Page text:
A smiling older man standing amongst products in a shop.

Whooping cough is more contagious than the flu and affects people of all ages. It can cause serious disease in babies and complications in older adults. By keeping up to date with immunisations you can help protect yourself and those around you.

Did you know?

  • In Australia, whooping cough outbreaks occur every three to four years.1
  • Infants less than 6 months of age are at greatest risk of serious disease and death due to whooping cough.
  • Family members are an important source of infection and have been linked to just over half of infant whooping cough cases.1
  • In adults, whooping cough can cause ongoing problems such as a prolonged cough (100-day cough), sleep disturbance and rib fractures.
  • Up to 1 in 10 diagnosed cases in older adults end up in hospital.2
A woman gently lowering a baby in to a bed.

What is it?

Whooping cough, also known as pertussis, is a highly contagious respiratory infection caused by the bacterium Bordetella pertussis.

It causes repeated attacks of violent coughing which may be followed by the classic ‘whoop’ noise when trying to breath in.

Complications can include pneumonia, seizures, brain damage and, in rare cases, death. In older adults, whooping cough can lead to pneumonia, rib fractures and fainting, and can increase the severity of asthma and chronic obstructive airways disease.

Pertussis occurs in all countries, including developed countries that have high rates of immunisation.

What are the symptoms?

The symptoms of whooping cough generally occur between 7 to 20 days after infection and can last for up to three months.

Early symptoms are similar to a cold. The mild, irritating cough gradually develops into repeated bouts of violent coughing which are typically (but not always) followed by a 'whoop' sound when breathing in.

Other symptoms may include:

  • vomiting
  • fainting
  • exhaustion from sleep disturbance
  • poor appetite
  • dehydration

This is not a full list of symptoms. Please speak to your doctor if you have any concerns about whooping cough.

How is it spread?

Whooping cough is highly contagious. It is more infectious than the flu, mumps, polio, rubella and smallpox; and can be passed on to others for up to three weeks after symptoms first show.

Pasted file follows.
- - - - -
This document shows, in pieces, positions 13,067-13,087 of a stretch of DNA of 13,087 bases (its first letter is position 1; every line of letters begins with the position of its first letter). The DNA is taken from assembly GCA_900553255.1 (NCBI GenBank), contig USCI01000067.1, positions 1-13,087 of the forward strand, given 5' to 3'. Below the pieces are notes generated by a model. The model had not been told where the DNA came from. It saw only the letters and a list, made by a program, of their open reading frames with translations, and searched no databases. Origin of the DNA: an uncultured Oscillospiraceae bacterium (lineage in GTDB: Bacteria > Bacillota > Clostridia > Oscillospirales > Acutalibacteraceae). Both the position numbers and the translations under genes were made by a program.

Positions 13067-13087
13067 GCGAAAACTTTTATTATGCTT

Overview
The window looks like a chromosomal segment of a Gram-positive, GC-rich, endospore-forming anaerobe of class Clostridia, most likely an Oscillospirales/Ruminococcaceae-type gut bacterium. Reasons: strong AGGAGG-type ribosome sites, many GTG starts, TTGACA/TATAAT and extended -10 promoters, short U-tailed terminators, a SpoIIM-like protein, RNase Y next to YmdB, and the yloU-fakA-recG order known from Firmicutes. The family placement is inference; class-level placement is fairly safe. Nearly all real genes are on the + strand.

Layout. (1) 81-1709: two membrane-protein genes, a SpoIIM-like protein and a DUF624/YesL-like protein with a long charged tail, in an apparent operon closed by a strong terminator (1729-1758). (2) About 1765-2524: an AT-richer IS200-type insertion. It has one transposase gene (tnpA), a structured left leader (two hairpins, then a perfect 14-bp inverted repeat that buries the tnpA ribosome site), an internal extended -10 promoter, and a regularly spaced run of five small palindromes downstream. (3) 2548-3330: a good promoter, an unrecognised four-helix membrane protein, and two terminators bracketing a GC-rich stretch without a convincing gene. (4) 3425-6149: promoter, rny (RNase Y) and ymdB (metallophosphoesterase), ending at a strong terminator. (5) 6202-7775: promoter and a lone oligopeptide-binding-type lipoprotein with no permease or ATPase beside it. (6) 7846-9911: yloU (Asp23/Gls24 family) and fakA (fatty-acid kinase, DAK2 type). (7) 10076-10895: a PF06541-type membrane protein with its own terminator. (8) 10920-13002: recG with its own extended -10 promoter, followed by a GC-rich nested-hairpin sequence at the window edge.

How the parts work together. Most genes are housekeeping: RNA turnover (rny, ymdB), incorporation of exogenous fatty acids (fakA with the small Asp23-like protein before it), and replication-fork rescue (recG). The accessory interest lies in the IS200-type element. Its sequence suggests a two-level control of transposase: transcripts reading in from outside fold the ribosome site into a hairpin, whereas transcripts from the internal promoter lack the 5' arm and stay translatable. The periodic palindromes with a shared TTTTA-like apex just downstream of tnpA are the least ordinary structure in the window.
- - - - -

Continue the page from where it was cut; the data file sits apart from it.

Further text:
It spreads from person to person through the air, such as when an infected person coughs or sneezes; and also, through direct contact with fluid from the nose or throat of an infected person.

An infected person is most infectious in the early stages of illness. Unfortunately, this is also when the symptoms are more cold-like and less specific to whooping cough – which means that adults, adolescents and siblings can unknowingly spread the disease to babies, young children and older adults.

Generally, people remain infectious for up to 21 days following the onset of symptoms.

Who is at risk?

Whooping cough can affect people of all ages. Immunity to whooping cough after infection or immunisation decreases over time (this is called waning immunity), which in turn increases your risk of infection. 

Those most at risk include:

  • infants less than 6 months of age, who are more likely to develop severe disease, complications or could die from the disease
  • adults aged 65 years and older, who are at greater risk of complications resulting in hospitalisation when compared to younger adults
  • adults who have not received a whooping cough booster in the last 10 years

Other people may be at risk of whooping cough. Please discuss your individual circumstances with your doctor.

Who should be vaccinated?

  • The whooping cough vaccine is recommended and provided free for children as part of the National Immunisation Program (NIP). It is usually given at 2, 4 and 6 months; with boosters given at 18 months, 4 years and again between 10 and 15 years of age. It is given in a combined vaccine that also helps protect against other diseases.

    Speak to your doctor for more information.

    Immunisation schedule

    •  Immunisation funded via the National Immunisation Program (NIP)
    Diseases Birth 2 months 4 months 6 months 12 months 18 months 4 years 10 to <15 years 15-19 years
    Chickenpox (varicella)+                  
    A second dose of varicella vaccine is recommended any time between 4 years of age and less than 14 years, at least 4 weeks after the first dose. Speak to your doctor to learn more.
    Diphtheria                  
     
    Hepatitis A+                  
    Two doses of Hepatitis A vaccine are recommended and NIP-funded for Aboriginal and Torres Strait Islander children at 12 months and 18 months living in certain areas. A two-dose schedule (which is not funded) is also recommended for some medically at-risk children and adolescents. Speak to your doctor to learn more.
    Hepatitis B+                  
    An additional booster vaccine is recommended at 12 months of age for preterm infants who were born at less than 32 weeks gestation or whose birth weight was under 2000 grams. Speak to your doctor to learn more.
    Haemophilus influenzae
    type b (Hib)
                     
     
    Human Papillomavirus (HPV)                  
     
    Measles                  
     
    Meningococcal ACWY disease+                  
    The meningococcal ACWY vaccine is strongly recommended (but not funded) for children less than 2 years of age, adolescents (15 - 19 years), Aboriginal and Torres Strait Islander people (2 months - 19 years), and those aged at or above 2 months with certain medical conditions. A free dose is given at 12 months of age. For anyone wishing to reduce their risk of meningococcal disease the vaccine is recommended if their doctor deems it appropriate. Speak to your doctor to learn more or see who is most at risk of meningococcal disease here.